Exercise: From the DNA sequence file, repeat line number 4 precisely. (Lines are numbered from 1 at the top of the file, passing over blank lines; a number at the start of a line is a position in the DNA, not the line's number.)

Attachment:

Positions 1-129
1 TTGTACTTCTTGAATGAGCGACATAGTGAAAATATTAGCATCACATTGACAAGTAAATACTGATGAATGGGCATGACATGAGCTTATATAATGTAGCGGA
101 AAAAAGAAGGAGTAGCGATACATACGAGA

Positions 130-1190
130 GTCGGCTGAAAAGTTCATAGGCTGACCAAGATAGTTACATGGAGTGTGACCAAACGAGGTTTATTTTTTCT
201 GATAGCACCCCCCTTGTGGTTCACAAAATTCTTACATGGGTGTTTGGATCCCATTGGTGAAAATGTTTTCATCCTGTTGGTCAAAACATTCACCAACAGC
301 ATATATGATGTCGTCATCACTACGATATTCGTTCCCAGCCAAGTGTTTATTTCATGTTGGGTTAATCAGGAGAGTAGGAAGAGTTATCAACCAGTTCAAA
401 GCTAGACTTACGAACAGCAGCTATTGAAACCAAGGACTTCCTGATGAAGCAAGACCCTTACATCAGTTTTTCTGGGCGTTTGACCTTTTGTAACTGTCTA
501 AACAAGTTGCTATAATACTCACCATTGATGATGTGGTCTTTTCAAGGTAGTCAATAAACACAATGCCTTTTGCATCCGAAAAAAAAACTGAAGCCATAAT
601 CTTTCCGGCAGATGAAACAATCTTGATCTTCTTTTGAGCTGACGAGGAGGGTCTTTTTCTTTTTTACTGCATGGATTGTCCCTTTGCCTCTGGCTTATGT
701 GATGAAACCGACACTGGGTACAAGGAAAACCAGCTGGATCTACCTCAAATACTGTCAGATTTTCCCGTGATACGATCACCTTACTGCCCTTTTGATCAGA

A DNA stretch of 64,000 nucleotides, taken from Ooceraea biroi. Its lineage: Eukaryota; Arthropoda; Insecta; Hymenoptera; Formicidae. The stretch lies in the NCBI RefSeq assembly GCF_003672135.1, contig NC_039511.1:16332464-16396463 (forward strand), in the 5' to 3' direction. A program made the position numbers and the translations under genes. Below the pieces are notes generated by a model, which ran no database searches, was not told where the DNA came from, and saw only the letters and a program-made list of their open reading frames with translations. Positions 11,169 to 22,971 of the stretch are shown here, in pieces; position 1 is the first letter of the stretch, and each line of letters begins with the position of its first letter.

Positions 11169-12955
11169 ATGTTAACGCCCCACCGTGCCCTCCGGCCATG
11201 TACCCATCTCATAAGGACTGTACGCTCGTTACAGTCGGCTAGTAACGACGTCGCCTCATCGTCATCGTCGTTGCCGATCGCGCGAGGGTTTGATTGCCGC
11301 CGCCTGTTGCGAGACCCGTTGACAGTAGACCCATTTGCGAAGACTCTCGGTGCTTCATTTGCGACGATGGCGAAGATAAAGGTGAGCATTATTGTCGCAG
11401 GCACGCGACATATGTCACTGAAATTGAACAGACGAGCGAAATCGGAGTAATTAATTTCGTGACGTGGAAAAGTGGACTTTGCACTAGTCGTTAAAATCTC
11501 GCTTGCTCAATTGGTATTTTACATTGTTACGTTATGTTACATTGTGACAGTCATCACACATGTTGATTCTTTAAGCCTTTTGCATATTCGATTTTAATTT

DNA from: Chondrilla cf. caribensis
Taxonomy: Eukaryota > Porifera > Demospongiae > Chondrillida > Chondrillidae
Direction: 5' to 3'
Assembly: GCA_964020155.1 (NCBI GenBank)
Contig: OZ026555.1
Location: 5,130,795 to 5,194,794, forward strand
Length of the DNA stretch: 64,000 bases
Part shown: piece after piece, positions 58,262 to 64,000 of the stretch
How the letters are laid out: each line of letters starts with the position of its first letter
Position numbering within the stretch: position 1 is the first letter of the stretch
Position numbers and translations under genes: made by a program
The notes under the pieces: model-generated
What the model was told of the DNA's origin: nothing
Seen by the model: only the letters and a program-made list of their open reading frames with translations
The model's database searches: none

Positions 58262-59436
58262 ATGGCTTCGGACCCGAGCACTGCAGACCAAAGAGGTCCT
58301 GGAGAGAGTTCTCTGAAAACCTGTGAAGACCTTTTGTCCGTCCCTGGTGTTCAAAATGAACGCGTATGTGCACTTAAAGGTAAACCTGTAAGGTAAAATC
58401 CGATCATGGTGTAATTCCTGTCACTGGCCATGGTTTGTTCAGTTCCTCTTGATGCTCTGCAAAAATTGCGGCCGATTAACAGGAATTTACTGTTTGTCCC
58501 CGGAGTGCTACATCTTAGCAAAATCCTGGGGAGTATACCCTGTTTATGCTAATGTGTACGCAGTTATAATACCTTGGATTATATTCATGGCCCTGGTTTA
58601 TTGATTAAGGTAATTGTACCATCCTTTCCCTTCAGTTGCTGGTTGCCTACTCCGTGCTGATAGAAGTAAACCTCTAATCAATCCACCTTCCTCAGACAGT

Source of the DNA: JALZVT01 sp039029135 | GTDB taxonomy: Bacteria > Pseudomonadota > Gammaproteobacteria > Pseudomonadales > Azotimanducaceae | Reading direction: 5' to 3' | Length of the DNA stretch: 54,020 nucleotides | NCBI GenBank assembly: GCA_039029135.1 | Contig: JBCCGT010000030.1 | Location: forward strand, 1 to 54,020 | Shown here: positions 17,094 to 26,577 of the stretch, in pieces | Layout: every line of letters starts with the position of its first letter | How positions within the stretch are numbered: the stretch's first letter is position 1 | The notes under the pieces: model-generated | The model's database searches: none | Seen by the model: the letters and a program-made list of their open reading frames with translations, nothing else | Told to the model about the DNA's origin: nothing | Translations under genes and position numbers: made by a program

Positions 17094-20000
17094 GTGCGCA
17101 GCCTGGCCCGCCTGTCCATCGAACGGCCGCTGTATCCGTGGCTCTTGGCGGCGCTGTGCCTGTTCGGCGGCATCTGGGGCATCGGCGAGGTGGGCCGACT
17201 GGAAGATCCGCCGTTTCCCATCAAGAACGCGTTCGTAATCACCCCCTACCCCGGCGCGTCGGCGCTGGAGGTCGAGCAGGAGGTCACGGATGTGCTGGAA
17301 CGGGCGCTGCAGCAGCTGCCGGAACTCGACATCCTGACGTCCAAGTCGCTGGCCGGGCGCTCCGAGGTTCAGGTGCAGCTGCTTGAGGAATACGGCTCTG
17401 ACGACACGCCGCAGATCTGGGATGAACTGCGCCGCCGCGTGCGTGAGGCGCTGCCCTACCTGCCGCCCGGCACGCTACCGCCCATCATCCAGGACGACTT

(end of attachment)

Positions 130-1190